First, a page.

The Interconnection Of Urban Design To Human Health And Condition
Fig 1. Urban Spaces
Urban design is important for mental health, but it is often overlooked in comparison to its impact on physical wellbeing. Cities have an impact on our mental health, and mental health issues can have a significant impact on Urban areas. This starts a vicious cycle. However, Urban design has the potential to improve the population of mental health. While more research is needed, existing evidence shows how thoughtful urban planning can promote positive mental health, prevent mental illness, and assist those dealing with mental health issues.
The US population is experiencing an increase in illness due to various factors, including centralized healthcare and regulatory action. Chronic ailments like asthma, allergies, obesity, heart disease, diabetes and depression are on the rise, along with forest fragmentation, stream degradation, wetlands destruction, and the loss of native species. The impact of Urban design on human health and wellbeing, focusing on three spatial scales: physical and mental health, social and cultural vibrancy, ecological effects. It suggests that Urban design can be a powerful tool for improving human condition. At the parcel scale, greenery and access to it are the principal keys to health. High-density neighborhood designs should incorporate these elements into high-density designs, including public buildings, open space, mixed land use, and pedestrian walkways. Neighborhood should also be embedded in existing urban infrastructure to provide larger cultural and business opportunities and reduce reliance on the automobile.
Fig 2. Urban Design and Well-Being
Human and cultural integration into the natural environment is recognized in modern society, emphasizing the complex link between human health and environmental wellbeing. It is worthwhile to investigate the potential negative effects on human settlement and landscape modification on both human and environmental health. In contrast to the extensive literature on the environmental consequences of urban land use in fields such as landscape ecology and landscape architecture.
The current population in US faces health challenges that were not previously significant public health threats. Asthma, allergies, animal-transmitted diseases, obesity, diabetes, depression, suicide, mental illness, and heart disease are all current epidemics. While scientific progress has reduced morbidity & mortality from infectious diseases and injuries, historical efforts in regulating public sanitation, emissions, workplace safety, and centralized activities have mitigated industrial and municipal health risks, benefiting both human and environmental conditions. Despite these safeguards, the natural environment is still under significant stress, with habitat loss, fragmentation, invasion of aggressive exotic competitors, and ongoing pollution. At the same time, the human population exhibits signs of distress, illness and even death as a result of seemingly dispersed and synergistic ambient causes.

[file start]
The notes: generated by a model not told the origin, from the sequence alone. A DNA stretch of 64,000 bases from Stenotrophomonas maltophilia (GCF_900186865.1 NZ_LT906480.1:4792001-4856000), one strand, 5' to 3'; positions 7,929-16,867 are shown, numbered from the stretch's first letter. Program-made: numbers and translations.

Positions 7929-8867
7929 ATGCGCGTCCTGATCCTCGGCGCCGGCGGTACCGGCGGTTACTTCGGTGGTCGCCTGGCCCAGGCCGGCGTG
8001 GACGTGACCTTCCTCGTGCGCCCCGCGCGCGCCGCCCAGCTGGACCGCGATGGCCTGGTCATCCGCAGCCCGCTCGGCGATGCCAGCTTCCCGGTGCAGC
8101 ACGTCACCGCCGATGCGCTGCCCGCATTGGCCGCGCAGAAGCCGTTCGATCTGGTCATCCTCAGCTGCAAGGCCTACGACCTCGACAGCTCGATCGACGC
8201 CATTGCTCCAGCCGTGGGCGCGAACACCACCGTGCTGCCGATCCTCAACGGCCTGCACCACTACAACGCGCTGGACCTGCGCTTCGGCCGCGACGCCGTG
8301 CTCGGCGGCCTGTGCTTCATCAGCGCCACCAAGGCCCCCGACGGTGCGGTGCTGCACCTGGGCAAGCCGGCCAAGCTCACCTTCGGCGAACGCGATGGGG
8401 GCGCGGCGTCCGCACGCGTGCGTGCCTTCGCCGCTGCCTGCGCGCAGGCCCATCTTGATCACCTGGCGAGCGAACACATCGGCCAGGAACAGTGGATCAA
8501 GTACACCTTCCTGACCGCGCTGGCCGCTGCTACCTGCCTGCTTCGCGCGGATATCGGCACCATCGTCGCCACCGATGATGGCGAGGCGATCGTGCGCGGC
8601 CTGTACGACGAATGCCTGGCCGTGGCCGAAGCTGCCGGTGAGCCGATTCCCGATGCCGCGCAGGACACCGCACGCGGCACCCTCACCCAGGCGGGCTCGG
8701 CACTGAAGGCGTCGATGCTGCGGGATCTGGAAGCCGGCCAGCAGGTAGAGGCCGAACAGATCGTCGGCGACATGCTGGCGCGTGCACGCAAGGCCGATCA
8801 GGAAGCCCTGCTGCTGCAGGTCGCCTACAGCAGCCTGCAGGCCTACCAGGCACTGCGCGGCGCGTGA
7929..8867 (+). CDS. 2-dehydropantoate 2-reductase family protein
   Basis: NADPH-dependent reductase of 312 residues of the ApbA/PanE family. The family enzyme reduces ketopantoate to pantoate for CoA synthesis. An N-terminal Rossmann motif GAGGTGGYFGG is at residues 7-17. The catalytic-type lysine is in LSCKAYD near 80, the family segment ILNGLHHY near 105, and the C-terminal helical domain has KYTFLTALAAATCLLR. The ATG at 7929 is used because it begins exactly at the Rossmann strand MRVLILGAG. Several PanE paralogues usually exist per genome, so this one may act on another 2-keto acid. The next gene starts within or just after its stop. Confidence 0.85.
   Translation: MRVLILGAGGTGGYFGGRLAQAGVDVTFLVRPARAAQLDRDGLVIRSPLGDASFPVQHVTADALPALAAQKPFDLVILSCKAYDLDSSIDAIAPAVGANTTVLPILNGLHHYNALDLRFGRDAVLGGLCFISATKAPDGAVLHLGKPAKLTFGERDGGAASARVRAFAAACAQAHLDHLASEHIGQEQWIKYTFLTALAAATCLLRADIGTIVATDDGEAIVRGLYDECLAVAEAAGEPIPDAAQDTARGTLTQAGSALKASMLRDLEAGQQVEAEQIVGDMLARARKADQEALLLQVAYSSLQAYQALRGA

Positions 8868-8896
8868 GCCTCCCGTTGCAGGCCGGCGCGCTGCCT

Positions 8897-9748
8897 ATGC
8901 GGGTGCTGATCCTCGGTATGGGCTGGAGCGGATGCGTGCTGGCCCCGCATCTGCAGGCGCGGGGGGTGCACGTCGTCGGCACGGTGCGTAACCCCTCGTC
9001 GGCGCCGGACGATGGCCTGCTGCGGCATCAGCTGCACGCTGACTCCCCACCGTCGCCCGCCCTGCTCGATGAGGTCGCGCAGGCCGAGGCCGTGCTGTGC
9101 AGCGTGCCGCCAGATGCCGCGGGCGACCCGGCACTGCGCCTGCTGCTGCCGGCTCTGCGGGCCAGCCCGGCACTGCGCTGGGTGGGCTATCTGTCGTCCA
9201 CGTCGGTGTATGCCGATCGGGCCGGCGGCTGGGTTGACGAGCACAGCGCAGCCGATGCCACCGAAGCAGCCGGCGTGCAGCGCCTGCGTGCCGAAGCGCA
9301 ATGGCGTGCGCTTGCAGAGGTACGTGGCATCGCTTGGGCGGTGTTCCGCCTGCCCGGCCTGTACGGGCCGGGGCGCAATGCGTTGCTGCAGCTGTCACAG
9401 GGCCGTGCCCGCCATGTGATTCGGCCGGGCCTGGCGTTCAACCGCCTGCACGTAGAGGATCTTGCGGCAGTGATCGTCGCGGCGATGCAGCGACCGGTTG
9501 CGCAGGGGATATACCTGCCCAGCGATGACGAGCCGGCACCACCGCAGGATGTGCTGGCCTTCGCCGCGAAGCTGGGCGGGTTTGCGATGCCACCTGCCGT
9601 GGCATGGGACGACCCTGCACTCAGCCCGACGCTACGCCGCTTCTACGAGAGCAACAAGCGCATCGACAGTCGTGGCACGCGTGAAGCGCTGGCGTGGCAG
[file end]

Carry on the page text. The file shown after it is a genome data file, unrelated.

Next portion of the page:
Fig 3. Neighborhood Design Features effect on Healthy Well-Being
Although the structure of living areas and associated activities is increasingly acknowledged as a public health problem, current urban design is not mainly motivated by health concerns. The initial motive for city planning in the nineteenth century was health concerns. Despite changes in prevalent health hazards such as sanitation and industry pollutants, urban architecture in the United States continues to reflect obsolete planning approaches. Several writers urge for a more modern approach, asking designers, planners and health practitioners to address contemporary health challenges such as car emissions, physical inactivity, social isolation, and economic disparities. Collaboration across professions such as Urban Design, planning, public health, environmental health and veterinary medicine is seen as critical for preventative healthcare.
Citizens are urged to actively participate in defining their living environment, since studies show that inhabitants who participate in planning and design have better health and happiness. Rather than following a single template for a “healthy” living environment, the emphasis should be on urban design that provides essential services such as public buildings and parks, as well as connectivity, while allowing citizens the flexibility to shape their homes and neighborhoods based on their individual needs and preferences. When compared to isolated neotraditional districts, redevelopment of existing metropolitan areas is viewed as more beneficial in reducing car use. Building high-density buildings in exurban areas may only meet transportation goals if they are linked to mass transit, which necessitates regional planning and a variety of incentives. Designers and planners believe that immediate solutions at the scale of particular towns, existing neighborhoods, and plots are more feasible and achievable.